I have a simple question. Can one look for correlations between percentage and average ? For example, percentage of unemployment and average salary. Or shoul I use total numbers instead ? If I look for a relation between percentages and average I get significant correlation, but between totals data is not significant.
The biggest risk of looking at statistics of the aggregates is ecological fallacy (example here). Group-level aggregates do not necessarily are suitable for inferring individual-level characteristics. The most vivid example is the Simpson's paradox, which shows how you can get completely different results when looking at group-level vs individual-level data. If you only have the aggregated data, your results do not necessarily translate to the individuals.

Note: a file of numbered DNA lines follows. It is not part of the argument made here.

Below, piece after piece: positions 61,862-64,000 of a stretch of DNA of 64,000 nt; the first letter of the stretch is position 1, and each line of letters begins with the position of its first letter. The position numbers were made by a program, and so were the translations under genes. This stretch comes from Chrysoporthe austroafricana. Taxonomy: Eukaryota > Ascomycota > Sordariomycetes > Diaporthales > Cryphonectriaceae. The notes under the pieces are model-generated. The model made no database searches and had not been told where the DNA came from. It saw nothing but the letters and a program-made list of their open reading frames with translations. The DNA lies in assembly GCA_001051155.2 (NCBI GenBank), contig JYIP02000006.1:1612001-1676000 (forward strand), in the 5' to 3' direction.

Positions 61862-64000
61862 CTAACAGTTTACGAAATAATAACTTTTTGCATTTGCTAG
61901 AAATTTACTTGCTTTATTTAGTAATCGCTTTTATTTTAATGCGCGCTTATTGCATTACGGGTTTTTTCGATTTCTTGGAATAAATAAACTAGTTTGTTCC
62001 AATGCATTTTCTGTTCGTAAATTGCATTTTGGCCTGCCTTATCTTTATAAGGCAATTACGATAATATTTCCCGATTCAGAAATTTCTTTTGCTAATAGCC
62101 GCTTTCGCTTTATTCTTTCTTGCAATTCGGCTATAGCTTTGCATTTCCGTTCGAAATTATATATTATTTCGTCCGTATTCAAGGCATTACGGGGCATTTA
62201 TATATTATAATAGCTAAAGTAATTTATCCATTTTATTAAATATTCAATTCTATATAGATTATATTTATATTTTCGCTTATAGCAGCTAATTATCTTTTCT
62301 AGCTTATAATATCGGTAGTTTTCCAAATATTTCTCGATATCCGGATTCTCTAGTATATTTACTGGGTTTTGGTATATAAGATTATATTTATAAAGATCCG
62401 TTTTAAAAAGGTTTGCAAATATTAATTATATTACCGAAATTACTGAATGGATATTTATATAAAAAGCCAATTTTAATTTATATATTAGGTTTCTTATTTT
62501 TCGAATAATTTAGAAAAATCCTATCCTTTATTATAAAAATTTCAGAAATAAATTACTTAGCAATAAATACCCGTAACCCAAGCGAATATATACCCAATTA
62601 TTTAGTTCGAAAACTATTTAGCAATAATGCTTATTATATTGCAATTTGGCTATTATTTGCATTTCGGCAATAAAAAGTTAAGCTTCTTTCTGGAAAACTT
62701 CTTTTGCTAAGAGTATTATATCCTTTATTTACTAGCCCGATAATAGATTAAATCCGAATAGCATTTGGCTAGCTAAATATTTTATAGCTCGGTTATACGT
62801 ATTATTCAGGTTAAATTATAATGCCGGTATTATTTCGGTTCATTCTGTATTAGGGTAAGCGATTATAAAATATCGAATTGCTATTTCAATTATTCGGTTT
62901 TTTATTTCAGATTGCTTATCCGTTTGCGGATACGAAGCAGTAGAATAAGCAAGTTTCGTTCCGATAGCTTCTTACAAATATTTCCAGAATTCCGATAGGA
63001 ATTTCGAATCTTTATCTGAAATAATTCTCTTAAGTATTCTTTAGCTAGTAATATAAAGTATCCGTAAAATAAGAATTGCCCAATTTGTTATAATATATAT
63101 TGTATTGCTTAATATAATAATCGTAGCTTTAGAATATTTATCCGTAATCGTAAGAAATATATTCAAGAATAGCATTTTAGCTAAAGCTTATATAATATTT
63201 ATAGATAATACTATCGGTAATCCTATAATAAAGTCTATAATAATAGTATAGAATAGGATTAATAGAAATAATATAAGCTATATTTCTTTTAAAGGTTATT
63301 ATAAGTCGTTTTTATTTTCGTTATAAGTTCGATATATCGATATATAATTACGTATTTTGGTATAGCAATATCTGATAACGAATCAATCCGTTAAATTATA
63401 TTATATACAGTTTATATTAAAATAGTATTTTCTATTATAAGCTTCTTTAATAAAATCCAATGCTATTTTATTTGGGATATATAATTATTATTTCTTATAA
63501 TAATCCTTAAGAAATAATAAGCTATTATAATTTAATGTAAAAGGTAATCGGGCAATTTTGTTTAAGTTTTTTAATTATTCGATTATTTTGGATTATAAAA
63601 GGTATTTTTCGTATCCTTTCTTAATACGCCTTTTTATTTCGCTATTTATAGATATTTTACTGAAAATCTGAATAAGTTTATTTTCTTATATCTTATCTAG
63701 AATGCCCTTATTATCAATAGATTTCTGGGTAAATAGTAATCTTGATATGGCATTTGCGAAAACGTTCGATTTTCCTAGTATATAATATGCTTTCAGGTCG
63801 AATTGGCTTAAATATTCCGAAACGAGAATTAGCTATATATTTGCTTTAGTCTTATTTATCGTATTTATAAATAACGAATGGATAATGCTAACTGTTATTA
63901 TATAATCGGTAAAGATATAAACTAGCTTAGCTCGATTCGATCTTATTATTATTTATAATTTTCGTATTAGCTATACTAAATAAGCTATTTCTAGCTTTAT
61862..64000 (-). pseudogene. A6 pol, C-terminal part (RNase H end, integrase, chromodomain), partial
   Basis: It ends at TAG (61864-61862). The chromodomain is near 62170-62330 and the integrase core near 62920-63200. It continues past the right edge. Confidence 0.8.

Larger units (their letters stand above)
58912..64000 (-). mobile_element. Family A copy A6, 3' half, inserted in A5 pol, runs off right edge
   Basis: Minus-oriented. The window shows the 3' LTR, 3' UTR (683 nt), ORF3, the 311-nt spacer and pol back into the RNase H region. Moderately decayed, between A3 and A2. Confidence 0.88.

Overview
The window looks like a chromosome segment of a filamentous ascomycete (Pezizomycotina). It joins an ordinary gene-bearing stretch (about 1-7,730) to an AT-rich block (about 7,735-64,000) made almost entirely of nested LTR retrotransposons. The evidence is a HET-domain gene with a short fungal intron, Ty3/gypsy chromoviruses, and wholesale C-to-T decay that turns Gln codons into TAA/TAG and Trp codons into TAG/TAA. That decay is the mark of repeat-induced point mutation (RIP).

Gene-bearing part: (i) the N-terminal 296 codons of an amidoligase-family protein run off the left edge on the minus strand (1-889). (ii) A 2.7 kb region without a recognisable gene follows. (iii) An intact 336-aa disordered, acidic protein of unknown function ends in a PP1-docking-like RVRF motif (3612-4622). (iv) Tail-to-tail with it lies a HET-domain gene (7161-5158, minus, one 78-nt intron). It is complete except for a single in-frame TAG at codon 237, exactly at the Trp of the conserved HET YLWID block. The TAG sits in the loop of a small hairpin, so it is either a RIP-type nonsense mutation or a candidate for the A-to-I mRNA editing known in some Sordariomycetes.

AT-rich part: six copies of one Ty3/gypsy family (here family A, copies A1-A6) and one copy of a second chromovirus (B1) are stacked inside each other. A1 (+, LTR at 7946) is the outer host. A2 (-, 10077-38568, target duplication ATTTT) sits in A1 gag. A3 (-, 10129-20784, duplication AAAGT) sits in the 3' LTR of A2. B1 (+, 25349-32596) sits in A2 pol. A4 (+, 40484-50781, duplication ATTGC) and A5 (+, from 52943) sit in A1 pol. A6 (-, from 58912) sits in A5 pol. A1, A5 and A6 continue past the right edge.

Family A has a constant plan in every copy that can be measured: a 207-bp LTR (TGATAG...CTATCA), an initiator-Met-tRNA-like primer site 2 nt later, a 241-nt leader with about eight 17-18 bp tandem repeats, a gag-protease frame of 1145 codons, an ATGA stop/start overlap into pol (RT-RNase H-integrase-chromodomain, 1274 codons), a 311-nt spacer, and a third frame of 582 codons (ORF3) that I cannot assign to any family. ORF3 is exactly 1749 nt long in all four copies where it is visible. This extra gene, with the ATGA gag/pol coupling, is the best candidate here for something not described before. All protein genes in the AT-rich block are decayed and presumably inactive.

I'd be really uncomfortable with a correlation between a(n average of) continuous variable and a percentage, because the percentage is bounded by $[0,100]$. So if the percentage is near these boundaries, the relation (i.e. correlation) between the two is bound to be non-linear. A more suitable way of associating one continuous and a categorical variable is, for example, through regression.